Now that I’ve said my piece and explained why I believe that more DMs should use really hard skill checks in their adventures do you agree with me or do you think I’m way off base? Should the DCs always be within reach for most players? Without a few really hard skill checks why would any player ever decide to pump up their skills to ridiculous levels? More importantly, for those players that do, how else do you provide them with opportunities to put those skills to use in an exciting and meaningful way? Let the debate begin.


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{ 4 comments… read them below or add one }

1 Brian Criswell January 17, 2014 at 10:30 am

I will sometimes use a DC25 skill check, which in Next is a lot, but it has rarely been for anything critical. I am a person who joined D&D for the communal storytelling and think the combat needs to enhance the story. I like the ideas I see here and will incorporate them into our game.

Our last DC25 check occurred when the party rescued Duvessa. The campaign guide said something to the effect that her sharp tongue could make men blush. So after everyone failed the check for listening to her verbal abuse of Vaelish Gant, they found it funny that even the half orcs and dwarves were affected by Duvessa’s speech.

2 Jon January 17, 2014 at 11:08 am

I prefer to give my players low DCs in general, since even a 50% chance of failure is actually quite a nailbiter.

On a similar note, I wrote a post on the value of putting the PC with the low skill in the situation where he has to use it. This discourages minmaxing in point-buy games and lets you use pretty standard situations and average skill check difficulties as hard checks. It lets the star sneak feel spotlighted even when he’s not in the scene, when the machine-gun toting fighter is forced to hide from pursuers and is sweating a relatively easy check, saying “Boy, I wish my ninja pal was here.”

http://runagame.blogspot.com/2013/03/splitting-party.html

3 Liack January 17, 2014 at 4:56 pm

The main thing is to make the success memorable, and not lock things out upon failing. I had a game where a heavy plated paladin was grappled, and pretty much was stuck making impossible to reach athletics check. Forced movement didn’t break the grapple either. The healers had to compensate for lack of defenders, pretty much boggle down the whole fight.

4 Sunyaku January 26, 2014 at 1:55 pm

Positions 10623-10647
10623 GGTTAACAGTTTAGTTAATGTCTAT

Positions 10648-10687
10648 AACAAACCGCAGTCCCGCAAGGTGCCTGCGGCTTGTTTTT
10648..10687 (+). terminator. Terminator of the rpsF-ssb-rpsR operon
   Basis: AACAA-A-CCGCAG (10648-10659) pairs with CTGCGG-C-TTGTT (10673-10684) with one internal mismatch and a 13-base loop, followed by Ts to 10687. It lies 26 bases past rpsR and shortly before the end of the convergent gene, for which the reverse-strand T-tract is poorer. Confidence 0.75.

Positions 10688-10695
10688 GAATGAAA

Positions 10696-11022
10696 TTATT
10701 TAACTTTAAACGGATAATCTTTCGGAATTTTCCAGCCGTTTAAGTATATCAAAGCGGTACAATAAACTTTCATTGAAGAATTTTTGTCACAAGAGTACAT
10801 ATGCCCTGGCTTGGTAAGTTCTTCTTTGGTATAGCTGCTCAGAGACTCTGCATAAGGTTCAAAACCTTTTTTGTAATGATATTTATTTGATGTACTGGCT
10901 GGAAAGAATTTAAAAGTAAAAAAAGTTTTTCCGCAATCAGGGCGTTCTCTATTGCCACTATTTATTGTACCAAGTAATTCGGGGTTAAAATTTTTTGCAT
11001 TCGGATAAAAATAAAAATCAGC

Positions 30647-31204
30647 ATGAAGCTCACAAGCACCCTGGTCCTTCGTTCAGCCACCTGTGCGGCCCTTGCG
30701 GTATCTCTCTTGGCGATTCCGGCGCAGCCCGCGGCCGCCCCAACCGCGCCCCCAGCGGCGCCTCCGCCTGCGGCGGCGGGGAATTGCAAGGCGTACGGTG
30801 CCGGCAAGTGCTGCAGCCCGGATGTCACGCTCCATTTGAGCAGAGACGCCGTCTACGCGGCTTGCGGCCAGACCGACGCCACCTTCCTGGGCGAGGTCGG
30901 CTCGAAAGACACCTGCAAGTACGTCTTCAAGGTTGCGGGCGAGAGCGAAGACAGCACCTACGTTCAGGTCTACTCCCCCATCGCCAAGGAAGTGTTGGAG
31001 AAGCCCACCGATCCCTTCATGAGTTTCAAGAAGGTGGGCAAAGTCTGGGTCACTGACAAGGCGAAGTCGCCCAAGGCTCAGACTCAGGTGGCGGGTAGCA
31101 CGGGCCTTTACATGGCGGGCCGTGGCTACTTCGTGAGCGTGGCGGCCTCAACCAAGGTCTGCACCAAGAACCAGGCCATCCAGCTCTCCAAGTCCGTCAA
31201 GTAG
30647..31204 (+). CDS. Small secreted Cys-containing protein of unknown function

Yes, I definitely use “harder than the Hard DC” at times. A well-written skill challenge should not be a binary pass/fail, it should be about degrees of success or failure. Low DC 50/50 odds are too easy for a balanced/minmaxed party to surpass, just by having each character only do what they’re good at. Some of the people I play with can’t fail a moderate DC by rolling a “1” they’re so specialized. Normally I write minor bonuses/hindrances into an outcome depending on how well or how poorly the PCs did. If I used an extra hard DC, there is generally not a significant penalty, but there is likely to be a very significant reward, which I well spend extra time and fanfare to describe, to ensure that it “feels” like something special as well. I also think it’s fine to have a check or challenge that is designed to be hard enough to expect the party to fail. DMs do this with combats on occasion, why not skill challenges? For example, last Wednesday I ran a game where the PCs were navigating a devilish “play room” full of mechanical traps. There was a secret magical “service door” that would allow PCs to skip half the maze, but a PC had to beat the hard arcana DC +1/2 level and be adjacent to be within two squares of the magical door when the check was performed. The door was along a path the party was very likely to go, and there were some very vague contextual clues that something about this part of the maze was a little bit different. Three separate tables have run through this same (MyRealms LFR) adventure now, and one group found the door. Maybe I’m crazy, but I love a good Easter egg, especially when groups interact, and one can gloat about finding something special, helping to make every group’s experience more unique.